Albert is not like most military commanders. In fact, before the coup, he wasn’t one. At first glance, you might pass him by, but more than a cursory observation reveals that there is something special about this man. You cannot help but be charmed by his ever-ready smile, gentle demeanor, and humility.
Born to a farming family in a village nestled at the base of the mountains west of Loi Kaw, Karenni State, Albert soon realized his passions lay elsewhere. Like many young men and women seeking their calling, he left home. His professional pursuits included priestly studies with the local Roman Catholic Church, a supermarket employee in Singapore, a 7-11 clerk in Dubai and a Migration Education and Trafficking Awareness educator with an International Non-government Organization (NGO) based in Yangon.
He found satisfaction working in the NGO world but, with the advent of the coup, he answered the call to defend his homeland and returned to his village. Once there, he was commissioned as battalion commander within the Karenni National Defense Forces (KNDF).
You quickly learn that his desires are secondary to those of duty and the needs of his men. One desire, the well-being of his men, goes beyond their tactical readiness. He encourages them to pick up trash around their positions by first doing it himself. “You cannot expect them to do, if you will not…” he says and goes on to state matter-of-factly that it is important for not only the environment but our own well-being to keep our area clean.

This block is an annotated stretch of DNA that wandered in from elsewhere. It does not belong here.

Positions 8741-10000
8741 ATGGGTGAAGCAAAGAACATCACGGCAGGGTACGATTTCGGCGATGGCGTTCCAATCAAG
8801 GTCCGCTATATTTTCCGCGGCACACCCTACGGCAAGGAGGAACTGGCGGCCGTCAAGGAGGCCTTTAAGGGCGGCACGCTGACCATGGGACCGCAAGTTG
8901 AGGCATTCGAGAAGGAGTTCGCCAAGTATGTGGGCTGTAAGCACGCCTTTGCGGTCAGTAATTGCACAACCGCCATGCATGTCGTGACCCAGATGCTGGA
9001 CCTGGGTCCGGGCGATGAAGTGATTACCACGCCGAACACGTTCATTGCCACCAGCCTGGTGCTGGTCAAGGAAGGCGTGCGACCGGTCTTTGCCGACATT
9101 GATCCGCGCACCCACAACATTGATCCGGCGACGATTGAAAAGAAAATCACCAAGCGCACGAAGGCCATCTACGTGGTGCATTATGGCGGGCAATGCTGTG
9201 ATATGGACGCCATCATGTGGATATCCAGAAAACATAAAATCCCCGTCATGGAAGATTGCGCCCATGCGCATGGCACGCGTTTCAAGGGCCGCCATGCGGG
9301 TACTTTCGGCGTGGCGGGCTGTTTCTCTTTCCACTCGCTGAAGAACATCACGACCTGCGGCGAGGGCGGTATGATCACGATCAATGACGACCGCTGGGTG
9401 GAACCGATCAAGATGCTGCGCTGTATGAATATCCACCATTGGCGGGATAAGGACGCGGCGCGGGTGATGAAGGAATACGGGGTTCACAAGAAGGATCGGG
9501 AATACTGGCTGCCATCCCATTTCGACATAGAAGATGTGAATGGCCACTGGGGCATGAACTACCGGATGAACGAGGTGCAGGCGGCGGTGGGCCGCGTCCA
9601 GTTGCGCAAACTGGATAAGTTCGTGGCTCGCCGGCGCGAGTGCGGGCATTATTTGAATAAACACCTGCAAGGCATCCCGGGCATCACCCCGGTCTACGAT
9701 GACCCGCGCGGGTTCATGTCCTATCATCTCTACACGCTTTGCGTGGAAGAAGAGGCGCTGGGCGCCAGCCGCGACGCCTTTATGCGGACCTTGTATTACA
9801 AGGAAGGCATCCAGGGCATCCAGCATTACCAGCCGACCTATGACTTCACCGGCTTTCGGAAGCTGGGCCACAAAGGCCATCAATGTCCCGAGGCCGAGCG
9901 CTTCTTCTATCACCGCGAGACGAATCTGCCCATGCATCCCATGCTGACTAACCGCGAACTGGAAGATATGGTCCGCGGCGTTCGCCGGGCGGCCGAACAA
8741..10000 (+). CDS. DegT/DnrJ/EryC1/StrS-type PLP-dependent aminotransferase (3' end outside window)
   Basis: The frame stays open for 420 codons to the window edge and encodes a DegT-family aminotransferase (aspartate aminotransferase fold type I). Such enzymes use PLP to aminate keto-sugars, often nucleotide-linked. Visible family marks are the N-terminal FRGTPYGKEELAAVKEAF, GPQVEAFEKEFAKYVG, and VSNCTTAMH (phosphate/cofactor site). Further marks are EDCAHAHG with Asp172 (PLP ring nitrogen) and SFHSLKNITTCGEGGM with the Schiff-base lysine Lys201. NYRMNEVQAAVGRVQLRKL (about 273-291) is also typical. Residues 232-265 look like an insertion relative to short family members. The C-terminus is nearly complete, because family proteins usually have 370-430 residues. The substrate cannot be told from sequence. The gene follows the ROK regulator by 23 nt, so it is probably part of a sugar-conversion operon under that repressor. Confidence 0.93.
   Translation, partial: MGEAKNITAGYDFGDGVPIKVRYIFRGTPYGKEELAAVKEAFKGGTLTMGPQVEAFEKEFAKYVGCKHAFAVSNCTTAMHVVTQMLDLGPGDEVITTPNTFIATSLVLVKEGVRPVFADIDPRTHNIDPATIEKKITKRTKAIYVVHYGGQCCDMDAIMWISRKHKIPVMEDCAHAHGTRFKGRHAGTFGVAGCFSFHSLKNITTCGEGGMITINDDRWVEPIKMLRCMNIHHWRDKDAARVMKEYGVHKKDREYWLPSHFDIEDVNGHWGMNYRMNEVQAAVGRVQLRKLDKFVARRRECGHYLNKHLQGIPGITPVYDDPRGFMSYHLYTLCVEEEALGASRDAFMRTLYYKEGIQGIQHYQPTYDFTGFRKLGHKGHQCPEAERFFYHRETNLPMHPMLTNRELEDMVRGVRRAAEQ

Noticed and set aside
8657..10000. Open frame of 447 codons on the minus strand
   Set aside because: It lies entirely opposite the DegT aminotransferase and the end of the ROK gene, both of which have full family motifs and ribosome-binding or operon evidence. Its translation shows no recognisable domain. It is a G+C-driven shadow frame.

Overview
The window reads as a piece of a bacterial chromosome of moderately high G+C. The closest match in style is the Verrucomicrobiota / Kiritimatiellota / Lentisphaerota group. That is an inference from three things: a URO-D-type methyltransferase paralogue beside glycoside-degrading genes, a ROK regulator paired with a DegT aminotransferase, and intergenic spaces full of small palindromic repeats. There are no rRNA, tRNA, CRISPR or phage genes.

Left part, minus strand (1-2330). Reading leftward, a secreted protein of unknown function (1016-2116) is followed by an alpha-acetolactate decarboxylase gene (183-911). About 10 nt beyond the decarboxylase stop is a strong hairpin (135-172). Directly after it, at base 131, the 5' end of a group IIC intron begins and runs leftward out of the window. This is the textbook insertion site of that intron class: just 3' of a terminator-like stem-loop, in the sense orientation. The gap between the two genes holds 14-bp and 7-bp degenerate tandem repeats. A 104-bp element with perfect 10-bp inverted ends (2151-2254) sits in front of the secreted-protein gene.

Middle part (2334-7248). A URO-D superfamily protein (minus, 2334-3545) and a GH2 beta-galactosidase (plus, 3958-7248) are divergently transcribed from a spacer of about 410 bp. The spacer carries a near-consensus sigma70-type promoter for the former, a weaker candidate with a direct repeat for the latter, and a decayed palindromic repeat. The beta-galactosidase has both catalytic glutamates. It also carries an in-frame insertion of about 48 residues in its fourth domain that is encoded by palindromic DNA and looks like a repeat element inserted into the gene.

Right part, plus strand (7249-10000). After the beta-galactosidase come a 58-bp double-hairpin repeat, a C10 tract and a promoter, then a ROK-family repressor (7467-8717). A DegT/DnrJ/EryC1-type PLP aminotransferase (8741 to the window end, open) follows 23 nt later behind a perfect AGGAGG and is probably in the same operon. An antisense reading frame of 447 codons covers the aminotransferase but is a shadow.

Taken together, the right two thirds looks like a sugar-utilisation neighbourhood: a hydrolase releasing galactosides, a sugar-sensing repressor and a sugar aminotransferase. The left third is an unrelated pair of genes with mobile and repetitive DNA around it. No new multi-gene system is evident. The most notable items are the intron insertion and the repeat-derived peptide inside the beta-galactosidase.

He is accused of being too soft by his peers, but the symptoms of weak leadership are not noticeable in his command. His soldiers obey his orders quickly and show him respect. His leadership style appears that of a wise older brother amongst his younger siblings: loving, but stern.
“The other night the soldiers [stationed in the forward observation post] said they wanted to come back because of the rain and they were very cold. But I told them, ‘no, it is your duty, you have to stay.’” He said this while cooking breakfast with the same soldiers recently returned from their forward position. They were wet and tired but in good spirits.
He has concerns regarding the outcome of this conflict. He says regretfully, “The villagers provide us with food, but we do not like being a burden to them.” But then he continues with a smile, “We do not have enough guns or ammunition and we do not have training like the Burma Army. But we have heart and we will fight to the end.” He went on to say, “90 percent of villagers are behind us. They’ve told us even if our homes are burned, don’t give up.” He says to me, “The Bible says to focus on today; tomorrow has enough problems of its own,” then adds, “but it is hard not to worry.” So his hope remains, and stands the test of sniper fire, mortar attacks, and possible invasion at any moment. That hope is instilled in his soldiers. They man improvised fighting positions, standing between overwhelming military might and their families.
Amidst the continual threat of overwhelming military power, a small band of civilian volunteers stand their ground. And as David prevailed against Goliath, there is hope.
God bless you,
Free Burma Rangers